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Human Rights in China calls for extension of consultation on Hong Kong’s Article 23

December 23, 2002

For Immediate Release

Human Rights in China has made a submission to the government of the Hong Kong Special Administrative Region regarding the government’s consultation document outlining its proposals to implement Article 23 of the Basic Law.

Article 23 provides for the enactment of laws to prohibit treason, secession, sedition, and subversion against the Central People's Government, as well as theft of state secrets and political activities by foreign political organizations in the SAR.

HRIC expresses concern over the implications of the proposed legislation for Hong Kong’s human rights situation, and recommends an extension of the consultation period. In addition, HRIC recommends that the Hong Kong SAR government issue a formal white paper so the public can review the specific language of the draft legislation.

Among its other proposals, HRIC calls for the government to

  • remove archaic language from the proposed legislation
  • eliminate the draft provisions relating to sedition, subversion, and secession
  • withdraw proposals to expand the definition of “state secrets”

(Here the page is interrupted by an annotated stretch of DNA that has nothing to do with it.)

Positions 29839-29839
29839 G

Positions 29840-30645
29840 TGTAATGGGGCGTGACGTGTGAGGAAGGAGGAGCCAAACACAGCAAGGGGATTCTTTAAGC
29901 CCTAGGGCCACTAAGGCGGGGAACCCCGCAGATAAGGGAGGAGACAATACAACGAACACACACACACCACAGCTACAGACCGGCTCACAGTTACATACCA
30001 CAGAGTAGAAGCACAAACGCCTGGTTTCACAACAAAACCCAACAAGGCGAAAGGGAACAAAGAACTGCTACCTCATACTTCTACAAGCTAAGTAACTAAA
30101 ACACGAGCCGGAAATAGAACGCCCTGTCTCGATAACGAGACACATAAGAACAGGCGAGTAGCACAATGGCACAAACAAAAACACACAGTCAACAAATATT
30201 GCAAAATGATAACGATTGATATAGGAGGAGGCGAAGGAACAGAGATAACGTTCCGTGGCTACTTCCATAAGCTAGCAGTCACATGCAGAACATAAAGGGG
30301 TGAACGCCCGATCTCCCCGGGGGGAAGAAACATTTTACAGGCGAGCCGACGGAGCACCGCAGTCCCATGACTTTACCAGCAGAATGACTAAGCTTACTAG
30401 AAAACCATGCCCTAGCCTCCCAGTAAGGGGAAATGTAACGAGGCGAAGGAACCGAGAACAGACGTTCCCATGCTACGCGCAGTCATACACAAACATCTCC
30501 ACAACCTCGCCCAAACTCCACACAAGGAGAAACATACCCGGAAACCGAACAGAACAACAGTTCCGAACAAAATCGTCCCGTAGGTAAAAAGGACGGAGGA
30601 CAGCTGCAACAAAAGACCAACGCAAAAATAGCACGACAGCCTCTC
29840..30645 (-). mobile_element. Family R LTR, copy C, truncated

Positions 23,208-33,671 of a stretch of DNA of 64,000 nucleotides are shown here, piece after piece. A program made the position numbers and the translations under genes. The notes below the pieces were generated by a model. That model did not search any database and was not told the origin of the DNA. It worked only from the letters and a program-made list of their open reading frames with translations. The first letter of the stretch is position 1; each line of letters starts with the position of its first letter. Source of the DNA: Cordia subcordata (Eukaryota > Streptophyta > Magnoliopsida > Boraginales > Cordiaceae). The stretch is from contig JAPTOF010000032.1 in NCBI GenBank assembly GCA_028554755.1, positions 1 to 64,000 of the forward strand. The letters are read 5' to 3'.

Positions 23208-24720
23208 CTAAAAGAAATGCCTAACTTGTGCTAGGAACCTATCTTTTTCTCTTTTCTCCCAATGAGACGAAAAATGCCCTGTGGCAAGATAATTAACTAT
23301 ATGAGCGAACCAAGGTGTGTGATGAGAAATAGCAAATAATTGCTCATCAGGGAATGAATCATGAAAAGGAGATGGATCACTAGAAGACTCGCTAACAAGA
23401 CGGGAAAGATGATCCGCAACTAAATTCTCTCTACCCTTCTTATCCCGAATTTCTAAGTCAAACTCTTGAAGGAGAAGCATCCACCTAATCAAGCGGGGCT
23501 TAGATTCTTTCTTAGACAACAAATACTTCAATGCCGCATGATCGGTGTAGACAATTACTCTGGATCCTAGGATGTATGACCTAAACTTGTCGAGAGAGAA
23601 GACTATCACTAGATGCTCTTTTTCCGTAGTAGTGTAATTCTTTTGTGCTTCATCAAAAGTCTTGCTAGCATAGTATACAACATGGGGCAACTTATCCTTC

• eliminate proposals giving the central government in Beijing a role in the operation of the SAR’s security law
  • bring the proposed legislation into compliance with international standards and jurisprudence on security law
  • HRIC notes with great concern the chilling effect discussion of the proposed legislation has already had on Hong Kong, and urges the SAR government to address the legitimate concerns expressed by many groups regarding the proposals.

    For more information, contact:
    Stacy Mosher (English) 212-268-9074
    Liu Qing (Chinese) 212-239-4495

    Please see below for HRIC's Statement regarding Hong Kong's Article 23 and the following link for the background briefing paper in PDF Format:
    HRIC Response to the Hong Kong SAR Consultation Document on proposals to implement Article 23 of the Basic Law (372 K)
    FREE Adobe Acrobat Software to read PDF Files




    Human Rights in China Statement regarding Hong Kong’s Article 23

    As an organization with an active research department in Hong Kong, Human Rights in China (HRIC) respectfully submits the following comments and recommendations to the Hong Kong SAR government regarding the consultation document on implementation of Article 23 of the Basic Law.

    The government’s proposals encompass new and modified laws that will cover treason, secession, sedition, subversion, theft of state secrets, conduct of political activities in Hong Kong by foreign political organizations or bodies, and ties between political bodies in Hong Kong and overseas.

    HRIC’s Hong Kong branch is a properly registered, openly operating research organization, and as such does not fit the proposed legislation’s definition of a political organization. At the same time, HRIC is concerned that once Hong Kong enacts the proposed new legislation, authorities on the Mainland or in Hong Kong could interpret and apply it in repressive ways and in violation of international human rights principles, obligations, and standards, to HRIC and other organizations active in promoting human rights in Hong Kong and the Mainland.